Iran has been rocked by a series of girls being poisoned in Iran at girls’ schools, according to a senior health official who spoke to the semi-official Fars news agency. “Certain individuals sought the closure of all schools, especially girls’ schools,” said Younes Panahi, the Iranian deputy health minister. The fact that hundreds have been poised in Iran has led to dozens of girls needing hospital treatment.
At least 14 schools have been hit in four cities, including the north-western city of Ardebil, the capital Tehran and the western city of Borujerd, newspaper Etemad reported. The authorities have been criticised for their response to protests against the leadership that have emerged in the wake of the poisoning, including the execution of four protesters.
The use of toxic chemicals to harm children represents a flagrant violation of human rights and is expected to be widely condemned by human rights groups and governments. The Iranian government has come under fire for its handling of the situation, with many accusing it of failing to protect its citizens.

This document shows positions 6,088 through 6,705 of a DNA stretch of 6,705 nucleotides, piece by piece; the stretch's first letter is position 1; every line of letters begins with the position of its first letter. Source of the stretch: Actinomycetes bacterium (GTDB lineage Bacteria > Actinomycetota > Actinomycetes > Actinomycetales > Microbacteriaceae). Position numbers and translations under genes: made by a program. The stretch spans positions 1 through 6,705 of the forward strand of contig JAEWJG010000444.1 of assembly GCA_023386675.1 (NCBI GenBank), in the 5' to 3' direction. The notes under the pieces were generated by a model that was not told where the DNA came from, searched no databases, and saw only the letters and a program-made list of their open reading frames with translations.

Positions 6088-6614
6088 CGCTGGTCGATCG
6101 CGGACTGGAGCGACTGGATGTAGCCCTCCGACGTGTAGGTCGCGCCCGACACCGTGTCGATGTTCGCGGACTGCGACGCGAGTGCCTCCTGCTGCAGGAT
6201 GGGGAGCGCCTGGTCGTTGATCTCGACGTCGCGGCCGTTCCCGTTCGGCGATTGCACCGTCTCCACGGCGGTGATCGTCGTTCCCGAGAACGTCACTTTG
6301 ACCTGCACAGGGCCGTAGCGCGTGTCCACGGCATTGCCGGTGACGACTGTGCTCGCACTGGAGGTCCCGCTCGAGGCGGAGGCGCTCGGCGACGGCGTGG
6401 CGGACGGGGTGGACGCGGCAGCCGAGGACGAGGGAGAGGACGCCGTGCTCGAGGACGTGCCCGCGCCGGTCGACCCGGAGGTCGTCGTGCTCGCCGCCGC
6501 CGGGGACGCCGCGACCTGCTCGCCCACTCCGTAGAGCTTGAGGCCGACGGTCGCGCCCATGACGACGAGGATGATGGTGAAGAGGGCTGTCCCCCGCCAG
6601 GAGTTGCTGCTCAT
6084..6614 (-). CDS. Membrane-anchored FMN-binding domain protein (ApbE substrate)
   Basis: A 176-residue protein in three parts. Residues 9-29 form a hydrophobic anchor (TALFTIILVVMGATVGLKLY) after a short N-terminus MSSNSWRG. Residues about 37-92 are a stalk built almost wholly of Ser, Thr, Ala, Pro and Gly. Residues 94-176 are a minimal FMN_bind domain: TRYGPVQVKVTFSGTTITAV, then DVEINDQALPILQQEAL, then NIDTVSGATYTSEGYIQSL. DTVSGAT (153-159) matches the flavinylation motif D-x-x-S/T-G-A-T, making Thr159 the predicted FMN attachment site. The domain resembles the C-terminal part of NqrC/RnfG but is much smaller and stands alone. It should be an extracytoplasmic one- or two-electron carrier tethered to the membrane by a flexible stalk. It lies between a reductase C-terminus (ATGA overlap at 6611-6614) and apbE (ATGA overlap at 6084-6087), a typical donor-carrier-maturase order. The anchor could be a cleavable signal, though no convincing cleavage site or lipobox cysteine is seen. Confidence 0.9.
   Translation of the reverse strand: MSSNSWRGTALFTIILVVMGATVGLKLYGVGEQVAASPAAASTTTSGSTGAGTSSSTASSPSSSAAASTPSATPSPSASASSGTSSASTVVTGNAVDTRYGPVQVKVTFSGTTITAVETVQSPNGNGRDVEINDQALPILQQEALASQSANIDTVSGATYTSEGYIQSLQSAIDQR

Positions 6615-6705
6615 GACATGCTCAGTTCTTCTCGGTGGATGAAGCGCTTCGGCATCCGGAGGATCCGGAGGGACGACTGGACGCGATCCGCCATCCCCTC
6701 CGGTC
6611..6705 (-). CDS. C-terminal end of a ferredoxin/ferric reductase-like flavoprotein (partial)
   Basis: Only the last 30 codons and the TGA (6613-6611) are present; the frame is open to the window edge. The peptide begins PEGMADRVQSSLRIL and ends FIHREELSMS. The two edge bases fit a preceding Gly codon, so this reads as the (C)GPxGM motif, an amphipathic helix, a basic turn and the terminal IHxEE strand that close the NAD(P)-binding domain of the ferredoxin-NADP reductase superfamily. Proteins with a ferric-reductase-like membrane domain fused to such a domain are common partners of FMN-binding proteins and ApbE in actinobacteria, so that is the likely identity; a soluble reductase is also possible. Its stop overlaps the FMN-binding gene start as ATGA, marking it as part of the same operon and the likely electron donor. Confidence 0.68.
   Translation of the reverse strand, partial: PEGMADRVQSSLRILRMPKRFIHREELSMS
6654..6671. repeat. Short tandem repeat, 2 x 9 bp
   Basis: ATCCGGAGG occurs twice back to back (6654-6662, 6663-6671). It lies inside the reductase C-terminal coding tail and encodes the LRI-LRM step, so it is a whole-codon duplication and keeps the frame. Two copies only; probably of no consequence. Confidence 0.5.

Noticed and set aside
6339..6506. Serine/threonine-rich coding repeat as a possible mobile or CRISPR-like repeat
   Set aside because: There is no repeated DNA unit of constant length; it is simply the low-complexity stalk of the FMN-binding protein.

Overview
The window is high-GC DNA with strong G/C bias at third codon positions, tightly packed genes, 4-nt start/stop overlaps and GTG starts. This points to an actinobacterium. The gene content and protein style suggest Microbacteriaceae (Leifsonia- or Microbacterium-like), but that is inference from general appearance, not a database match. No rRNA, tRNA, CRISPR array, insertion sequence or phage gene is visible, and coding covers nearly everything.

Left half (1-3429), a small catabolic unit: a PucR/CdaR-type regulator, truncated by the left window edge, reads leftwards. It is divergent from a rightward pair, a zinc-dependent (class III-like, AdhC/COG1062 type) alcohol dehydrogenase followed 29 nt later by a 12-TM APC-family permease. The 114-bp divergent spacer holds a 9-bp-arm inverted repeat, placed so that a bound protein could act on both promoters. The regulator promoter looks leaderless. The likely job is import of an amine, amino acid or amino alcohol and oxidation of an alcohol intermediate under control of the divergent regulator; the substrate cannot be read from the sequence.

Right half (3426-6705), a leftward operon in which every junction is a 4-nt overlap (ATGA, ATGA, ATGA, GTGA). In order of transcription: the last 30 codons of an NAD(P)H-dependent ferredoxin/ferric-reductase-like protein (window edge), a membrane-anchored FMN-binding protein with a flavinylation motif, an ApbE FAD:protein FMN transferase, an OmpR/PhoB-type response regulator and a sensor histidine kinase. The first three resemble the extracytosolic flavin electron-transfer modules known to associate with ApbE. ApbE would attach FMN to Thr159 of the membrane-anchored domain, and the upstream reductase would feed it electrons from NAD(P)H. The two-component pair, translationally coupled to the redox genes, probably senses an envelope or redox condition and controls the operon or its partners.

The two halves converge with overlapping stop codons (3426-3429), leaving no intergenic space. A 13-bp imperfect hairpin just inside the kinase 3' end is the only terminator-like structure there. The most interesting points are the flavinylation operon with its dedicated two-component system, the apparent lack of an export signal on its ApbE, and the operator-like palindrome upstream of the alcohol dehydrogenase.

The protests that erupted in Iran last week after the poisoning of girls at schools have been met with a brutal crackdown by the authorities. Thousands of people have been arrested so far in the Mahsa Amini protests and detained for taking part in demonstrations, and more than 500 people have been killed by security forces, according to rights groups.
Is this the first time girls schools have been poisoned in Iran?
The use of girls being poisoned in Iran to target schools and children is not a new phenomenon in Iran. Similar incidents have been reported in the past, with girls’ schools being targeted in particular. This latest wave of poisonings, however, is set to spark renewed outrage and calls for action to be taken to prevent such attacks from happening again.
The situation in Iran is made even more concerning by the fact that it comes at a time when girls’ education is under threat across the region. The Taliban in neighbouring Afghanistan has banned girls and women from attending schools and universities, effectively denying them the right to an education. The poisoning of girls at schools in Iran is a stark reminder of the importance of defending the right to education for all, regardless of gender or background.
Image Credit: AP Photo/Markus Schreiber, File